# Real Multiplication Distributes over Addition

## Theorem

The operation of multiplication on the set of real numbers $\R$ is distributive over the operation of addition:

- $\forall x, y, z \in \R:$
- $x \times \paren {y + z} = x \times y + x \times z$
- $\paren {y + z} \times x = y \times x + z \times x$

## Algebraic Proof

From the definition, the real numbers are the set of all equivalence classes $\eqclass {\sequence {x_n} } {}$ of Cauchy sequences of rational numbers.

Let $x = \eqclass {\sequence {x_n} } {}, y = \eqclass {\sequence {y_n} } {}, z = \eqclass {\sequence {z_n} } {}$, where $\eqclass {\sequence {x_n} } {}$, $\eqclass {\sequence {y_n} } {}$ and $\eqclass {\sequence {z_n} } {}$ are such equivalence classes.

From the definition of real multiplication, $x \times y$ is defined as:

- $\eqclass {\sequence {x_n} } {} \times \eqclass {\sequence {y_n} } {} = \eqclass {\sequence {x_n \times y_n} } {}$

From the definition of real addition, $x + y$ is defined as:

- $\eqclass {\sequence {x_n} } {} + \eqclass {\sequence {y_n} } {} = \eqclass {\sequence {x_n + y_n} } {}$

Thus:

\(\ds x \times \paren {y + z}\) | \(=\) | \(\ds \eqclass {\sequence {x_n} } {} \times \paren {\eqclass {\sequence {y_n} } {} + \eqclass {\sequence {z_n} } {} }\) | ||||||||||||

\(\ds \) | \(=\) | \(\ds \eqclass {\sequence {x_n} } {} \times \eqclass {\sequence {x_n + y_n} } {}\) | ||||||||||||

\(\ds \) | \(=\) | \(\ds \eqclass {\sequence {x_n \times \paren {y_n + z_n} } } {}\) | ||||||||||||

\(\ds \) | \(=\) | \(\ds \eqclass {\sequence {\paren {x_n \times y_n} + \paren {x_n \times z_n} } } {}\) | Rational Multiplication Distributes over Addition | |||||||||||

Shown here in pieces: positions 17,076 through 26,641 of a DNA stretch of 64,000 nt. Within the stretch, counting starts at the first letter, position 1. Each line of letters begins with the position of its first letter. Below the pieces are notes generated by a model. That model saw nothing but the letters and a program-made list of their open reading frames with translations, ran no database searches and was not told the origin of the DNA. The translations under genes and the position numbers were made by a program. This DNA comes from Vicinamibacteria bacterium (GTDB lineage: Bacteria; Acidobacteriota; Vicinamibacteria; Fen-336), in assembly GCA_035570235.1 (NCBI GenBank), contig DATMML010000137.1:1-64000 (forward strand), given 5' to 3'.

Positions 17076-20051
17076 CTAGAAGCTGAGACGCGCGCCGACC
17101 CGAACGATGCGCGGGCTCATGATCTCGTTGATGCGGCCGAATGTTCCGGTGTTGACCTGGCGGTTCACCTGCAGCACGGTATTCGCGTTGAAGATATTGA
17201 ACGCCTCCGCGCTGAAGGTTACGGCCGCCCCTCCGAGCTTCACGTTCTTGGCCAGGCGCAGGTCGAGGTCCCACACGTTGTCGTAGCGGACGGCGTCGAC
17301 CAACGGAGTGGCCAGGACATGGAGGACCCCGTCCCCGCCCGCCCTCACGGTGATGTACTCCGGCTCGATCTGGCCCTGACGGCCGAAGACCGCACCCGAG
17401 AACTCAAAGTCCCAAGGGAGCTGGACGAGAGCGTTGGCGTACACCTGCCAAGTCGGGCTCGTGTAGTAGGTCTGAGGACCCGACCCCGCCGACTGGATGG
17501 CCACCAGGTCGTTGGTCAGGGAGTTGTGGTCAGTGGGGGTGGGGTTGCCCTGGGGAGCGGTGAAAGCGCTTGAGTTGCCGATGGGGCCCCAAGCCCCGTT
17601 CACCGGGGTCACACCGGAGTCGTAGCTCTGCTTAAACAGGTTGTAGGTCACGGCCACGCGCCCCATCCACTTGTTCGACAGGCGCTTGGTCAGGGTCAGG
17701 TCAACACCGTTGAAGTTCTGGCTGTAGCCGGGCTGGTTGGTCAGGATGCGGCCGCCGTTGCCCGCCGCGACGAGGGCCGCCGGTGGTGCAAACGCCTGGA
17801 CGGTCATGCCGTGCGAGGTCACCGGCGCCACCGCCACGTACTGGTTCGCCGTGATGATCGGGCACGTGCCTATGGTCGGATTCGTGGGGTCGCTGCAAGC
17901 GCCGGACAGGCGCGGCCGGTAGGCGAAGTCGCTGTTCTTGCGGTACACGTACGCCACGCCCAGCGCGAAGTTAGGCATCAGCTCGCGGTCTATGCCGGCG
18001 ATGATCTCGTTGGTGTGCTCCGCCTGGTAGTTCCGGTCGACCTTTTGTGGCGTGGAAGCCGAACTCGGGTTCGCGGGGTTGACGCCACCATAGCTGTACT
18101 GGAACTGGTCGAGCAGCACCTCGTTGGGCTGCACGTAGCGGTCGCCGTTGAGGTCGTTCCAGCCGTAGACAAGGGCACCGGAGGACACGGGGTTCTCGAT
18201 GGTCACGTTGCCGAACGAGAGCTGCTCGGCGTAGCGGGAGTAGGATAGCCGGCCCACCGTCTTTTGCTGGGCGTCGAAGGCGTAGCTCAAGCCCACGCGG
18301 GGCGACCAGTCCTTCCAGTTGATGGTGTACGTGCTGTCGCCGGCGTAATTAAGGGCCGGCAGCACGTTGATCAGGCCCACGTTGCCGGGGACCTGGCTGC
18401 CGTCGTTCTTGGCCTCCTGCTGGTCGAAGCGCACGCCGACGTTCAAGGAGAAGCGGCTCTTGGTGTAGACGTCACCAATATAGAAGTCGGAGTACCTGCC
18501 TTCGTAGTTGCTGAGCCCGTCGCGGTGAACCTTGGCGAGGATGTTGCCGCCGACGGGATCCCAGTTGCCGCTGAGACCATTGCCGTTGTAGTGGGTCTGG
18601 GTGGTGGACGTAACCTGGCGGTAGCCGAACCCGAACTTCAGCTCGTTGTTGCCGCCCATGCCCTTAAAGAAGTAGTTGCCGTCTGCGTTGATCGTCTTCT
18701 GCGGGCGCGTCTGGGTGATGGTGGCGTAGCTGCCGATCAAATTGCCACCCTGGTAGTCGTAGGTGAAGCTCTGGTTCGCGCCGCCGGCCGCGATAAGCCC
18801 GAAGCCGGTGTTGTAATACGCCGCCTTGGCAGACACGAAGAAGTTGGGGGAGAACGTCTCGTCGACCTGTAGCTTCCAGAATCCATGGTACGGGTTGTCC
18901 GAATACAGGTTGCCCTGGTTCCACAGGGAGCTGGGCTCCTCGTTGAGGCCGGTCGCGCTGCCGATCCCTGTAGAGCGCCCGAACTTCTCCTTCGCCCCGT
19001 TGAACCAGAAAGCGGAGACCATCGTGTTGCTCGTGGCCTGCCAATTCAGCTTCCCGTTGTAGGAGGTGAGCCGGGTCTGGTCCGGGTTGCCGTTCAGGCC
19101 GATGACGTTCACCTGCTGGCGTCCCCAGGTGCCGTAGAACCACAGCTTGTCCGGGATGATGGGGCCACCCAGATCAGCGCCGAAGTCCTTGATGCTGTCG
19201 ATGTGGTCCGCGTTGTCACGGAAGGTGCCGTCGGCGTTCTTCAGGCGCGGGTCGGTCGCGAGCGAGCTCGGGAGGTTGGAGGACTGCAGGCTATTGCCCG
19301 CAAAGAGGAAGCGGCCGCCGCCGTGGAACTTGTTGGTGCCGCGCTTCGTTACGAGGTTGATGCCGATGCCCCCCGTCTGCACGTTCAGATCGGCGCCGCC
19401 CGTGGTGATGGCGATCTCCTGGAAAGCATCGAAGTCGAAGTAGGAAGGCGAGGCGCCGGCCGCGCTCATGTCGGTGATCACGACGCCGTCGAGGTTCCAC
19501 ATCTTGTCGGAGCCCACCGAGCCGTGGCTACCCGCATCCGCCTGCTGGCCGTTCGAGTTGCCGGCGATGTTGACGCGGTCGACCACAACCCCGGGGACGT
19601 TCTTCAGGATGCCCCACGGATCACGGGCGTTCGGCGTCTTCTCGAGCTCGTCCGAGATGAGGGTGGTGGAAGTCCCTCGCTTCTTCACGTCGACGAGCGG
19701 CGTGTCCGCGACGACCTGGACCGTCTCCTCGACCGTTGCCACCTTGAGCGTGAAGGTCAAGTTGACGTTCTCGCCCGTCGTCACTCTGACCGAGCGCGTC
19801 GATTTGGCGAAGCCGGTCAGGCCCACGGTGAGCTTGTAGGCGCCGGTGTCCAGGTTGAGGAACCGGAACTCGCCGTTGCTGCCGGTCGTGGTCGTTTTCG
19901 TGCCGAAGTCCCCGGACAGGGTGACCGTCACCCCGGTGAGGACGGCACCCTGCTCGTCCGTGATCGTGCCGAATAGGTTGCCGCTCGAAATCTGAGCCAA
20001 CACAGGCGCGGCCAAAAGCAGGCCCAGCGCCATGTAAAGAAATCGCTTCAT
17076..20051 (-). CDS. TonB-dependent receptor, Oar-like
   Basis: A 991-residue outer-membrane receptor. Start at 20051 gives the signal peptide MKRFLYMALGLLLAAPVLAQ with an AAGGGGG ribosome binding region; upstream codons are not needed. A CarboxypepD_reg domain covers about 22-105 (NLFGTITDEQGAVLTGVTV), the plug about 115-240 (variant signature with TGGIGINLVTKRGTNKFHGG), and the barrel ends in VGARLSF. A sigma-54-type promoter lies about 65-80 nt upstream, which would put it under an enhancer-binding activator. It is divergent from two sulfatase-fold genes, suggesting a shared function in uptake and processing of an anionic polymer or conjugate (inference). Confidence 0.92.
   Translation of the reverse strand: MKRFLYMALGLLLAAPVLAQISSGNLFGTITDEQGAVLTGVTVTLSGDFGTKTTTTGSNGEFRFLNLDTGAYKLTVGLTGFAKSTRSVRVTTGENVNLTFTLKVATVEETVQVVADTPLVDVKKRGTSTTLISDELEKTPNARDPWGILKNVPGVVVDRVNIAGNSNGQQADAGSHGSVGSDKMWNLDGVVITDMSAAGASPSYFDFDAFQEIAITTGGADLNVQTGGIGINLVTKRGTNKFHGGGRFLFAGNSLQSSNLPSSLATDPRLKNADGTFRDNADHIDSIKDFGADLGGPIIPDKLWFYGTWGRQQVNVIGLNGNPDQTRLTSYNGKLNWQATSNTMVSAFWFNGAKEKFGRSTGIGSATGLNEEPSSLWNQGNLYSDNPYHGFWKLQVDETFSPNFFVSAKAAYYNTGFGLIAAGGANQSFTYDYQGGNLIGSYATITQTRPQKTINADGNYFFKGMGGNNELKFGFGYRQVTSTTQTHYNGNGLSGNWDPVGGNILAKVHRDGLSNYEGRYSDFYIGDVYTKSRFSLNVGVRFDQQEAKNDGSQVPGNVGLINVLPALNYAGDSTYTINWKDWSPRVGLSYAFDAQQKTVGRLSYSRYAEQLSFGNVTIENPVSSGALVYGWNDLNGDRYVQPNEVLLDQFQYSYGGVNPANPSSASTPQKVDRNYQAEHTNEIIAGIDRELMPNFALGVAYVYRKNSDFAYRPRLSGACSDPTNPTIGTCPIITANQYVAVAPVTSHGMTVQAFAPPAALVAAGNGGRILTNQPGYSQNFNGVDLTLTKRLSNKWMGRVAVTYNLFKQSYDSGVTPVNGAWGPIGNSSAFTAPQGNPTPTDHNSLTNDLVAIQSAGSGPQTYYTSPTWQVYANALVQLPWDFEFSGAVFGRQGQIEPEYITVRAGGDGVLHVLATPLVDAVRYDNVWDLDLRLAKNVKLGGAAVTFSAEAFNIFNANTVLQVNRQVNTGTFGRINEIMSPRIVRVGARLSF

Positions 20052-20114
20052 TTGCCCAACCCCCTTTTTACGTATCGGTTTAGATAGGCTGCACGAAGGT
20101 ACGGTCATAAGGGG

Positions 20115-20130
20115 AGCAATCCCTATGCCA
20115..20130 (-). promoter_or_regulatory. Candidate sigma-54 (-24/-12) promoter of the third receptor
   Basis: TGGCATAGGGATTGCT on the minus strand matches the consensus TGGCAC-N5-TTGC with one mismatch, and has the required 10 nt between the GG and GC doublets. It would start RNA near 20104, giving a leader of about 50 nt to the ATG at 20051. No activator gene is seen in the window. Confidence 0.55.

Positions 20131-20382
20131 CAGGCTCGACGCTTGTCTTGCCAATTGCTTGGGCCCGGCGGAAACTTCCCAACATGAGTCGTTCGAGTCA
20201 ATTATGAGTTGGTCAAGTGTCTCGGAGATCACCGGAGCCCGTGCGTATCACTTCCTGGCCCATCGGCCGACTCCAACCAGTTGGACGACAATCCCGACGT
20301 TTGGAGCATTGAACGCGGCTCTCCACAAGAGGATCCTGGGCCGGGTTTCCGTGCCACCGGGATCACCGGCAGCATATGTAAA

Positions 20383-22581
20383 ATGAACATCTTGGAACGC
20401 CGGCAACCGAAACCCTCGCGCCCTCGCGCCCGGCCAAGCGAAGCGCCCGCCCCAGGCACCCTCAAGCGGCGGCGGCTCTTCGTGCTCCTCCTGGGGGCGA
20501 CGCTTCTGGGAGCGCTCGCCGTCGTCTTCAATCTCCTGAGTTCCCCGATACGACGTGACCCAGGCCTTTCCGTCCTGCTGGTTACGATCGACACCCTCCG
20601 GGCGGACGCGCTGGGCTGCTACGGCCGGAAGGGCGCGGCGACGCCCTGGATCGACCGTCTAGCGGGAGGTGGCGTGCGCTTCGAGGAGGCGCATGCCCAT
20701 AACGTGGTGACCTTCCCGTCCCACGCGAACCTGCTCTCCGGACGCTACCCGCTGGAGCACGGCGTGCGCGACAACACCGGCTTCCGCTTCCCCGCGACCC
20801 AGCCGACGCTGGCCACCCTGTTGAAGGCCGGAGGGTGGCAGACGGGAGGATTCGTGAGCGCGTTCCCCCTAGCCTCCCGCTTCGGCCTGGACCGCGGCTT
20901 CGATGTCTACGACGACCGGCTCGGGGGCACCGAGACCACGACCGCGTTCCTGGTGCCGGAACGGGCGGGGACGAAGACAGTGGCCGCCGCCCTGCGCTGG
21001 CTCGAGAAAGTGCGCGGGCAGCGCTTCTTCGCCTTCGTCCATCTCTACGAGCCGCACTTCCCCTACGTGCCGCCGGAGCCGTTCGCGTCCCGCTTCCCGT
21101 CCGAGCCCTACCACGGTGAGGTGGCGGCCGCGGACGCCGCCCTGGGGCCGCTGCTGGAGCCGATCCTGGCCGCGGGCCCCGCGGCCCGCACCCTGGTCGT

\(\ds \) | \(=\) | \(\ds \eqclass {\sequence {x_n \times y_n} } {} + \eqclass {\sequence {x_n \times z_n} } {}\) | ||||||||||||

\(\ds \) | \(=\) | \(\ds \paren {\eqclass {\sequence {x_n} } {} \times \eqclass {\sequence {y_n} } {} } + \paren {\eqclass {\sequence {x_n} } {} \times \eqclass {\sequence {z_n} } {} }\) | ||||||||||||

\(\ds \) | \(=\) | \(\ds \paren {x \times y} + \paren {x \times z}\) |

By Real Addition is Commutative and Real Multiplication is Commutative, it follows that:

- $\paren {y + z} \times x = \paren {y \times x} + \paren {z \times x}$

$\blacksquare$

## Geometric Proof

In the words of Euclid:

*If there be two straight lines, and one of them be cut into any number of segments whatever, the rectangle contained by the two straight lines is equal to the rectangles contained by the uncut straight line and each of the segments.*

(*The Elements*: Book $\text{II}$: Proposition $1$)

Let $A$ and $BC$ be two straight lines.

Let $BC$ be cut at random at points $D$ and $E$.

Then the rectangle contained by $A$ and $BC$ is equal to the sum of the rectangles contained by $A$ and $BD$, by $A$ and $DE$, and by $A$ and $EC$, as follows:

Construct $BF$ perpendicular to $BC$.

Construct $BG$ on $BF$ equal to $A$.

Construct $GH$ through $G$ parallel to $BC$.

Construct $DK, EL, CH$ through $D, E, C$ parallel to $BG$.

Then we have that:

- $\Box BCHG = \Box BDKG + \Box DELK + \Box ECHL$

Now $\Box BCHG$ is the rectangle contained by $A$ and $BC$, because it is contained by $BC$ and $BG$, and $BG = A$.

Similarly, from Opposite Sides and Angles of Parallelogram are Equal:

- $\Box BDKG$ is the rectangle contained by $A$ and $BD$, because it is contained by $BD$ and $BG = A$
- $\Box DEKL$ is the rectangle contained by $A$ and $DE$, because it is contained by $DE$ and $DK$, and $DK = A$
- $\Box ECHL$ is the rectangle contained by $A$ and $EC$, because it is contained by $EC$ and $EL$, and $EL = A$.

Hence the result.

$\blacksquare$

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## Sources

- 1957: Tom M. Apostol:
*Mathematical Analysis*... (previous) ... (next): Chapter $1$: The Real and Complex Number Systems: $\text{1-2}$ Arithmetical properties of real numbers: Axiom $3$ - 1959: A.H. Basson and D.J. O'Connor:
*Introduction to Symbolic Logic*(3rd ed.) ... (previous) ... (next): $\S 3.6$: Reference Formulae - 1964: Iain T. Adamson:
*Introduction to Field Theory*... (previous) ... (next): Chapter $\text {I}$: Elementary Definitions: $\S 1$. Rings and Fields